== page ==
A Story Beyond Words: The Death and Life of Marsha P. Johnson

By Hannah Quinque

Pho­to Cred­it: “No Pride With­out Black Trans Lives” by Janine and Jim Eden

LGBTQ+ Pride is usu­al­ly a cause for cel­e­bra­tion. It is meant to express the joy of being alive and being seen in a soci­ety where an iden­ti­ty that diverges from the norm eas­i­ly leads to exclu­sion, iso­la­tion, and fear. Some­how, it makes sense, then, that the idea of Pride is born from suf­fer­ing, tragedy, and anger, too. The 2017 Net­flix doc­u­men­tary The Death and Life of Mar­sha P. John­son presents a stir­ring tes­ta­ment to a life and death that are uni­ver­sal­ly mean­ing­ful in the strug­gle for LGBTQ+ exis­tence, then and now.

Vic­to­ria Cruz, a trans Lati­na woman and activist work­ing for the Anti-Vio­lence Project in NYC, takes on an impos­si­ble project before retire­ment: an inves­ti­ga­tion into the 1992 death of LGBTQ+ trail­blaz­er Mar­sha P. John­son. Although ruled a sui­cide, it has all the signs of an inves­ti­ga­tion that doesn’t hold up to scruti­ny. The view­er accom­pa­nies Cruz as she res­olute­ly seeks out doc­u­men­tary mate­r­i­al and inter­views with some of Johnson’s acquaintances.

Cruz’ mat­ter-of-fact deter­mi­na­tion to achieve gen­uine jus­tice sets the tone for this pre­sen­ta­tion of many uncom­fort­able truths. While John­son hov­ers as an unde­ni­able pres­ence, it is the voice of her close activist friend Sylvia Rivera (✝2002) who is fea­tured in mem­o­rable and mov­ing clips. While the pre­sen­ta­tion and doc­u­men­tary for­mat may not be rev­o­lu­tion­ary per se, The Death and Life is one of the films where the sub­ject mat­ter alone is worth a thor­ough watch.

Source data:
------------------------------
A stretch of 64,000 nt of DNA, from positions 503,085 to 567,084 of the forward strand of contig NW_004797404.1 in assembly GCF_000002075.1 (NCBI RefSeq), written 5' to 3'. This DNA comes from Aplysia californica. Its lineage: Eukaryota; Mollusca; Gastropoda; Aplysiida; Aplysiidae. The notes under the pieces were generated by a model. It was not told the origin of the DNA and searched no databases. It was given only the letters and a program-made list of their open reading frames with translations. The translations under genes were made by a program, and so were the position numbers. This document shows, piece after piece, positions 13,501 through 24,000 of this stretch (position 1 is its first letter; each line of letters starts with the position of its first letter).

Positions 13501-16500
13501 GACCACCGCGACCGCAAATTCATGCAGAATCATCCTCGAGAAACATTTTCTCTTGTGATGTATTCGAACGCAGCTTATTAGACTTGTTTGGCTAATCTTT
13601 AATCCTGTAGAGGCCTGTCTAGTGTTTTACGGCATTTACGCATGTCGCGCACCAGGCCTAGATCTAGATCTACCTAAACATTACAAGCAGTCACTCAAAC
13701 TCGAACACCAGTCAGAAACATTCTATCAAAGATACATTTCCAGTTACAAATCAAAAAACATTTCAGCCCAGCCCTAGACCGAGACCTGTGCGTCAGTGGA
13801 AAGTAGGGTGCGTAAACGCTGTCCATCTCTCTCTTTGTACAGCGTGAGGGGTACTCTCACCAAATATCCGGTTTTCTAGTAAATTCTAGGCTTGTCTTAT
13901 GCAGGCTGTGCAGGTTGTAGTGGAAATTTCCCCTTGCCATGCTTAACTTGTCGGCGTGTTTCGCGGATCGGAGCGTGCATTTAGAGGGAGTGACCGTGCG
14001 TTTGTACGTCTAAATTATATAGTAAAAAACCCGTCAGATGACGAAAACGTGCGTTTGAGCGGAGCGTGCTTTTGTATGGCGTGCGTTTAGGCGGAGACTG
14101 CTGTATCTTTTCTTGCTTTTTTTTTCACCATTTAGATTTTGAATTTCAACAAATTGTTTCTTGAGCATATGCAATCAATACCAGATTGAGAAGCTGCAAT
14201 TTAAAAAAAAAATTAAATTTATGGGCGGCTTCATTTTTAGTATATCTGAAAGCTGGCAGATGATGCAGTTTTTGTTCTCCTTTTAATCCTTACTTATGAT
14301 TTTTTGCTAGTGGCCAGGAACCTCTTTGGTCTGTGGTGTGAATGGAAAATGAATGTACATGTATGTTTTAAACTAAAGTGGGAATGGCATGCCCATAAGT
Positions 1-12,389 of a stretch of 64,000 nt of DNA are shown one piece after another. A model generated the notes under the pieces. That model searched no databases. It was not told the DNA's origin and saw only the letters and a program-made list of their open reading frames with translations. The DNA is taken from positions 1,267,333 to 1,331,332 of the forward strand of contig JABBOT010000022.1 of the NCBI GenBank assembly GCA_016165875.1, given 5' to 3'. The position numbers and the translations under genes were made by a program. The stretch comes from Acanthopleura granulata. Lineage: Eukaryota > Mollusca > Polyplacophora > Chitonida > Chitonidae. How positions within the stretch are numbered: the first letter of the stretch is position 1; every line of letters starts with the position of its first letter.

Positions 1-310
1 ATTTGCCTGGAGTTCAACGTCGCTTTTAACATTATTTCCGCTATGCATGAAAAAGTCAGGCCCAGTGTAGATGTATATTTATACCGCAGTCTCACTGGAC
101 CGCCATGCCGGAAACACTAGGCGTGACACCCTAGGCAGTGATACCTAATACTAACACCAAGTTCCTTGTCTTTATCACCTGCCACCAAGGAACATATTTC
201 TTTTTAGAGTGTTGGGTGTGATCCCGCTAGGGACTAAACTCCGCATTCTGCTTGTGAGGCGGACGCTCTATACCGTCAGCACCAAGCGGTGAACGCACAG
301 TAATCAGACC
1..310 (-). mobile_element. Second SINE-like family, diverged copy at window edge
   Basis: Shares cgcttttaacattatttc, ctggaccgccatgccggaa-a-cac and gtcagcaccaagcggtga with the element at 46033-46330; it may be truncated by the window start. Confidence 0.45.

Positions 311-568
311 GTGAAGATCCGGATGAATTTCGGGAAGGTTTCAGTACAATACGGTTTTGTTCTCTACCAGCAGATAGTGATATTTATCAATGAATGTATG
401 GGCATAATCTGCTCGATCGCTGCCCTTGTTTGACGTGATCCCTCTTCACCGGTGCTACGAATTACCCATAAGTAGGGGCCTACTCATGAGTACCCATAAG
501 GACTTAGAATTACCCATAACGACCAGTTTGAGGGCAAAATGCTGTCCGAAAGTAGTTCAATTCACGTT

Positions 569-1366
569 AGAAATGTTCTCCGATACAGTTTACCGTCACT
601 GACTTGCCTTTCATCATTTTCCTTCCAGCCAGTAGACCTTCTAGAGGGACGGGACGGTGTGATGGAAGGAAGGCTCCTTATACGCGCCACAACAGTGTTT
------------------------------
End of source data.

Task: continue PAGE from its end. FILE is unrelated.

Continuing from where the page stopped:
Ide­al­ly, the film should be viewed with a crit­i­cal mind. This doc­u­men­tary treats the top­ic of a for­got­ten group of peo­ple and has been accused by artist and activist Tour­ma­line of appro­pri­at­ing and dis­re­gard­ing the work of a trans woman of col­or. Anoth­er moot point is the use of LGBTQ+ ter­mi­nol­o­gy. In the Death and Life, the diverg­ing han­dling of labels and pro­nouns as it has devel­oped from thir­ty years ago to now is not addressed. It cer­tain­ly is pos­si­ble to give the film­mak­ers the ben­e­fit of the doubt and assume that this top­ic was omit­ted delib­er­ate­ly as there’s no con­sen­sus even today on the use of many terms, par­tic­u­lar­ly when indi­vid­u­als choose a label that oth­ers feel is dis­crim­i­nat­ing or out­dat­ed. Thus, it’s nec­es­sary for view­ers to do their own research on these cru­cial ele­ments of LGBTQ+ history.

What makes The Death and Life ulti­mate­ly rel­e­vant is its con­stant refer­ral to the case of 21-year-old Black trans woman Islan Net­tles, who was bru­tal­ly killed in 2013. Trans­gen­der women of col­or are dis­pro­por­tion­ate­ly at risk of being vio­lent­ly mur­dered sim­ply for being who they are. In the U.S., the Human Rights Cam­paign records ris­ing num­bers for this fatal vio­lence. The Death and Life of Mar­sha P. John­son relates to the deaths and lives that con­tin­ue her sto­ry, in sor­row, but also in pride.

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